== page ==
CALIFORNIA ELECTIONS / GOVERNOR : Actor Tries to Put Spotlight on Nuclear Dump : The candidates have avoided environmental issues. But Robert Redford’s radio ads raise the Ward Valley debate.


It was threatening to become the first California governor’s race in at least a decade in which the environment wasn’t an issue. Then actor Robert Redford decided to bring up a controversial matter that both candidates have tended to avoid until now.

In a series of radio ads starting today, Redford urges voters to oppose Gov. Pete Wilson’s efforts to locate a dump for radioactive waste in the eastern Mojave Desert about 20 miles from the Colorado River.

Over the sound of running tap water, Redford states the concern of environmental and anti-nuclear groups that leaking radioactivity from the proposed Ward Valley dump could pollute the nearby river, imperiling the drinking water supply of millions of people.


“It’s hard to imagine that something as commonplace as tap water could become radioactive, but it could happen right here in Los Angeles,” Redford says.

Sponsored by Americans for a Safe Future, made up of mostly of people in the entertainment business opposed to the Ward Valley project, the 60-second ad is slated to run several times a day for two weeks on KABC radio, said Michael Dieden, a consultant for the group.

The fate of Ward Valley has become a subject of intense debate among environmentalists, scientists and policy-makers around the country who are struggling with the problem of what to do with the nation’s accumulating pile of nuclear waste. But it has had no place in a gubernatorial debate focused mainly on crime and immigration.

Neither opposing nor endorsing the dump, Democratic candidate Kathleen Brown has said only that she favors “a full adjudicatory hearing on the issue so that all sides can be heard”--a position reaffirmed by her press secretary, John Whitehurst, in response to the Redford ad.

In taking that stance, Brown is echoing the Clinton Administration, which first called for such a hearing last year.

A spokeswoman for the Wilson campaign said the governor would have nothing to say in response to the ad unless Brown came out against the Ward Valley project. “(Brown) has been unequivocally unclear as to where she stands on Ward Valley,” said Beth Miller, deputy press secretary for the Wilson campaign.


Although Wilson has said little about Ward Valley during the campaign, he worked hard behind the scenes to overcome judicial and congressional obstacles to the dump and to win over a skittish White House. The federal government owns the land where the dump would be located and must approve its transfer to the state before the dump can be opened.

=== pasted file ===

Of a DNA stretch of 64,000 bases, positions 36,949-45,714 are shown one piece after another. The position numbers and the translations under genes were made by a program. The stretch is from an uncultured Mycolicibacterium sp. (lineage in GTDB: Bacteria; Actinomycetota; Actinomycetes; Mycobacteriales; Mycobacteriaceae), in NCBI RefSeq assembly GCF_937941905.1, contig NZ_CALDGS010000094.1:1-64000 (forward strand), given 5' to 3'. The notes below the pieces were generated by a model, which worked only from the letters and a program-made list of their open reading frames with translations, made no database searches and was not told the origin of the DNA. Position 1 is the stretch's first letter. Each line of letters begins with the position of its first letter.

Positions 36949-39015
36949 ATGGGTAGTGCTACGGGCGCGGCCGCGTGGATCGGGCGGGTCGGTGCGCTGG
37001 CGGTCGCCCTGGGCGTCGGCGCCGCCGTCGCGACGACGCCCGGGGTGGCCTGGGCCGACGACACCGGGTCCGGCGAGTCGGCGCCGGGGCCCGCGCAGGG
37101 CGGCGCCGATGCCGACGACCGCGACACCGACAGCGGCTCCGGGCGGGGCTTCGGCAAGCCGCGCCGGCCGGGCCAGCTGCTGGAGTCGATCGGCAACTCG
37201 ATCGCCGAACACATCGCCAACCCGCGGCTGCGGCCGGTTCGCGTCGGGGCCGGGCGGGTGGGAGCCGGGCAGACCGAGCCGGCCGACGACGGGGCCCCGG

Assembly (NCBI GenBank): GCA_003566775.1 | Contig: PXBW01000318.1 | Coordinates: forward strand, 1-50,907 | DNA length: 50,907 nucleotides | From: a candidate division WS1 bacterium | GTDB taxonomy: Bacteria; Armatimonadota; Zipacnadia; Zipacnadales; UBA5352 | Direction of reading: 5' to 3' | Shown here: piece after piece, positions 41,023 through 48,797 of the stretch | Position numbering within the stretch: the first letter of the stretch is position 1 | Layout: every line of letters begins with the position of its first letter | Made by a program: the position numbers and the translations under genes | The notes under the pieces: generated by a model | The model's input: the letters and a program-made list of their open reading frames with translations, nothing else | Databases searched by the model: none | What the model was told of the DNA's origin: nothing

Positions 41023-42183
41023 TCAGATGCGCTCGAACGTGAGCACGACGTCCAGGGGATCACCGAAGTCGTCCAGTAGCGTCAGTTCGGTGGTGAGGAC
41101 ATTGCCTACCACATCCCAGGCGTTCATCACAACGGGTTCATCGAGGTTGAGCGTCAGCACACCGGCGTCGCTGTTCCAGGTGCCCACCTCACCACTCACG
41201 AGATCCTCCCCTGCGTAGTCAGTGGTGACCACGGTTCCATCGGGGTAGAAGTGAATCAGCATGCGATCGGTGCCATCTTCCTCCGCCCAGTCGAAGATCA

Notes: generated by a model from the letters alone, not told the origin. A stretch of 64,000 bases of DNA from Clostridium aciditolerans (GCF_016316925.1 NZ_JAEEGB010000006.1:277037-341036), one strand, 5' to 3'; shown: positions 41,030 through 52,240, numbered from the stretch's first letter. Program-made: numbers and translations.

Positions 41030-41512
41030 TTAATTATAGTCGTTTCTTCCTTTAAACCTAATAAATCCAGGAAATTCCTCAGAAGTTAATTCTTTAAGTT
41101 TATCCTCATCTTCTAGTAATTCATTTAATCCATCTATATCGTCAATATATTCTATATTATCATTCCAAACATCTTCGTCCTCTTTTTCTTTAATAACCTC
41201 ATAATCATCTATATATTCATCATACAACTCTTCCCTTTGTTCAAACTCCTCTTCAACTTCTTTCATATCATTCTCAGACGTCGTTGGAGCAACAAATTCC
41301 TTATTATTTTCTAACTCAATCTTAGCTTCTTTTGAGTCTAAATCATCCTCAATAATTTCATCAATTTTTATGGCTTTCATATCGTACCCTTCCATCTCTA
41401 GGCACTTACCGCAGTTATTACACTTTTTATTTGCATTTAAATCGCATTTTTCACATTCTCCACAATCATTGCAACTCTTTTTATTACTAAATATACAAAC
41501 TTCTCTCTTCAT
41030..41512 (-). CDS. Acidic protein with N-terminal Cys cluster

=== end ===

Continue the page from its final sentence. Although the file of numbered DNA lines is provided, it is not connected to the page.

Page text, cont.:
In his ad, Redford raises a crucial safety issue--whether the Colorado River could be poisoned by radioactive waste--which is far from settled. State officials insist that harmful doses of radioactivity could never escape from the dump.

Last week, the National Academy of Sciences, the nation’s oldest and most prestigious independent scientific body, convened a panel of experts to investigate the suitability of the site. Topmost among the questions confronting the panel is whether long-lived nuclear waste, such as plutonium, could leak into the ground water under Ward Valley and ultimately make its way to the Colorado.

The panel is to present its findings to U.S. Interior Secretary Bruce Babbitt by the end of the year. Babbitt has said he then will hold a hearing before deciding whether to transfer the 1,000-acre site to California.

The Redford ad is designed to arouse enough public opposition to Ward Valley to force the candidates to address the issue, its sponsors say.

“We believe the politicians have been ducking the issue because the public hasn’t known about it,” said Dieden, the consultant for Americans for a Safe Future. “Once we’ve made the public aware of this plan, we believe the reaction is going to be pretty strong, like . . . ‘The governor actually wants to place a nuclear waste dump next to the Colorado River!’ ”


Dieden said the ad, which he said cost $10,000, will be broadcast in San Diego, San Francisco and Sacramento if enough Los Angeles listeners respond to an 800 number asking for support.

Pressure for the Ward Valley project comes not only from the nuclear power industry but from hospitals, laboratories and biomedical firms that use radioactive materials. California has no officially sanctioned repository for the waste, and a growing number of institutions are being forced to warehouse radioactive refuse in quarters not designed for that purpose.

Some hospitals have said they are beginning to cut back on critical research that relies on radioactive material in order to generate less waste. Moreover, Wilson has warned that the biomedical industry, one of the bright spots of the California economy, will look to other states if the Ward Valley site is rejected.

Redford’s ad says that Americans for a Safe Future has an alternative plan to Ward Valley, but the group’s executive director, Matt Peterson, said Wednesday that “we’re still trying to develop a specific plan.” Peterson said the group is supporting a bill pending in the state Legislature that would require the state Department of Health Services to find an alternative site.